Joshua A. Tucker is Associate Professor of Politics at New York University, a National Security Fellow at the Truman National Security Project, and a co-author of the political science and policy blog The Monkey Cage.
Friday marked the one-year anniversary of the beginning of the Russian-Georgian War. Last summer, battles were fought, lives were lost, and land was destroyed. Yet one year out, what is most striking is how little the politics related to the war seem to have changed and how many questions surrounding the conflict remain unanswered.
Let's go back in time to early last August. In Georgia, Mikheil Saakashvili was under attack from a hostile opposition that often took to the streets, accusing him of "hoarding and abusing power," according to The New York Times. But he looked likely to stay in power until the end of his term. In Russia, Dmitri Medvedev had recently ascended to the presidency, sparking speculation about who was really in charge--Medvedev or his predecessor, Vladimir Putin. Russian-Georgian relations were frosty, and rumors flew that conflict could break out at any time. Russian-U.S. relations were also relatively chilly, with points of conflict including U.S. plans for a missile defense system in Central Europe and the question of NATO membership for Georgia and Ukraine, but the two nations were cooperating on some issues of common interest, such as containing terrorist threats.
While much about what triggered the war remains in dispute, late in the evening of August 7, Georgian forces entered South Ossetia, one of two breakaway Georgian republics. The following day, Russia responded by ordering troops into South Ossetia and, eventually, Georgia proper. After five days of fighting, the sides agreed to a truce, brokered by the French. However, Russian troops remained in and around South Ossetia and Abkhazia, the other breakaway republic.
Fast forward to early August 2009. Despite the war (or maybe because of it), Saakashvili is still in power. He continues to face frequent calls for his resignation but will probably survive until the end of his term. We are no closer than we were a year ago to understanding where power really lies between Putin and Medvedev, despite claims that the war demonstrated that Putin pulls all the strings. Russian-Georgian relations are extremely tense, with rumors surfacing in recent days of new between Georgia and its breakaway republics. (Tensions have apparently increased sufficiently that Obama and Medvedev spoke about the matter by phone last Tuesday.) And, while the overall tone of Russian-U.S. relations has improved somewhat since Obama took office--the issues of missile defense and new NATO members are being addressed with a bit more tact now--the two countries essentially remain what Daniel Korski, a senior policy fellow at the European Council on Foreign Relations, called "frienemies," cooperating on some issues and conflicting on others.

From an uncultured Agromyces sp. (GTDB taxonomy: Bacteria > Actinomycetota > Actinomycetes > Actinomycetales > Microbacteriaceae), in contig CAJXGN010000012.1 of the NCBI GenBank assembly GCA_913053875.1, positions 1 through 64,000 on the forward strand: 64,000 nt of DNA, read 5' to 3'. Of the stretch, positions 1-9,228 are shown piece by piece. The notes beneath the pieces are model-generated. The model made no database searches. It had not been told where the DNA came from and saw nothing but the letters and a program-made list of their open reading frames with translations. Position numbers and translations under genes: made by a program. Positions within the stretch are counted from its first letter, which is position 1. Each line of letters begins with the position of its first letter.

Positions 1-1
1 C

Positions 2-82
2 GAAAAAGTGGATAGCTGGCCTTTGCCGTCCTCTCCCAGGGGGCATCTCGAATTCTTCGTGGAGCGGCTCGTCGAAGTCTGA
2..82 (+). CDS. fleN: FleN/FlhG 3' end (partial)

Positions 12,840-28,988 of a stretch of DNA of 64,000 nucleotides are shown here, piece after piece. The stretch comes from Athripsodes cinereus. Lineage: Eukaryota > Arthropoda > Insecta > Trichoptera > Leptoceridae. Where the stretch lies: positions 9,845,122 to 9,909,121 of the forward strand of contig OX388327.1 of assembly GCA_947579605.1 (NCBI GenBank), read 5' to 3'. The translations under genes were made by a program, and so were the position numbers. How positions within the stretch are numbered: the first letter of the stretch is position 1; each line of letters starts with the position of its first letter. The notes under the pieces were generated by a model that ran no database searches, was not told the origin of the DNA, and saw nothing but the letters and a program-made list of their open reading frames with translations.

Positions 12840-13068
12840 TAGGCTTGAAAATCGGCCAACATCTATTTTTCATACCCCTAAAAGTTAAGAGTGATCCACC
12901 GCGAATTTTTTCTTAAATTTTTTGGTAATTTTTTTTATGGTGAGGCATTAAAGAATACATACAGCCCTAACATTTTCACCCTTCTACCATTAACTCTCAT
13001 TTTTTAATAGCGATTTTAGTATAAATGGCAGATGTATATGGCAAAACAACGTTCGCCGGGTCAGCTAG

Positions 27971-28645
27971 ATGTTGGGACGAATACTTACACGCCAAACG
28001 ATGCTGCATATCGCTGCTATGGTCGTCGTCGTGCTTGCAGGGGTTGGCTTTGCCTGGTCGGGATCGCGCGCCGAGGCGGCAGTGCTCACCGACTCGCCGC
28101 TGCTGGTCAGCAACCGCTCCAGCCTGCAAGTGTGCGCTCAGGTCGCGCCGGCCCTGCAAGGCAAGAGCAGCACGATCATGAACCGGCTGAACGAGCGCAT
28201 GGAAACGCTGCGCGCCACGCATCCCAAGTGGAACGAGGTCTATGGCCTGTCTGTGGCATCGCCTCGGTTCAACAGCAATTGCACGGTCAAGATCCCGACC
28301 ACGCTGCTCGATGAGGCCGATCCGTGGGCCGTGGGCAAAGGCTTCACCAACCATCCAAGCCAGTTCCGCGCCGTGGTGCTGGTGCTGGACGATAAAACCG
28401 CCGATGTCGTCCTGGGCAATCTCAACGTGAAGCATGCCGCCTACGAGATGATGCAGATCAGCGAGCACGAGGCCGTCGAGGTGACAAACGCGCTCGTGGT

So what has changed in the past year? Most seriously, the price of oil, which was skyrocketing up toward $147 per barrel at this time last summer, has only recently returned to about half that level. Not coincidentally, the Russian economy has suffered mightily from the global economic crisis. (Georgia's economy has also suffered, both from the war and international economic developments.) Only Russia and Nicaragua have recognized South Ossetia and Abkhazia as independent. (Noticeably missing from this list is China, which one can only assume was not pleased to see Russia stoking the aspirations of separatist regions). Russian troops are still in the republics--despite complaints from Georgia about both their actions and locations, their number is fairly low--along with some EU monitors. Georgia has asked for U.S. monitors as well, but Russia has resisted the move.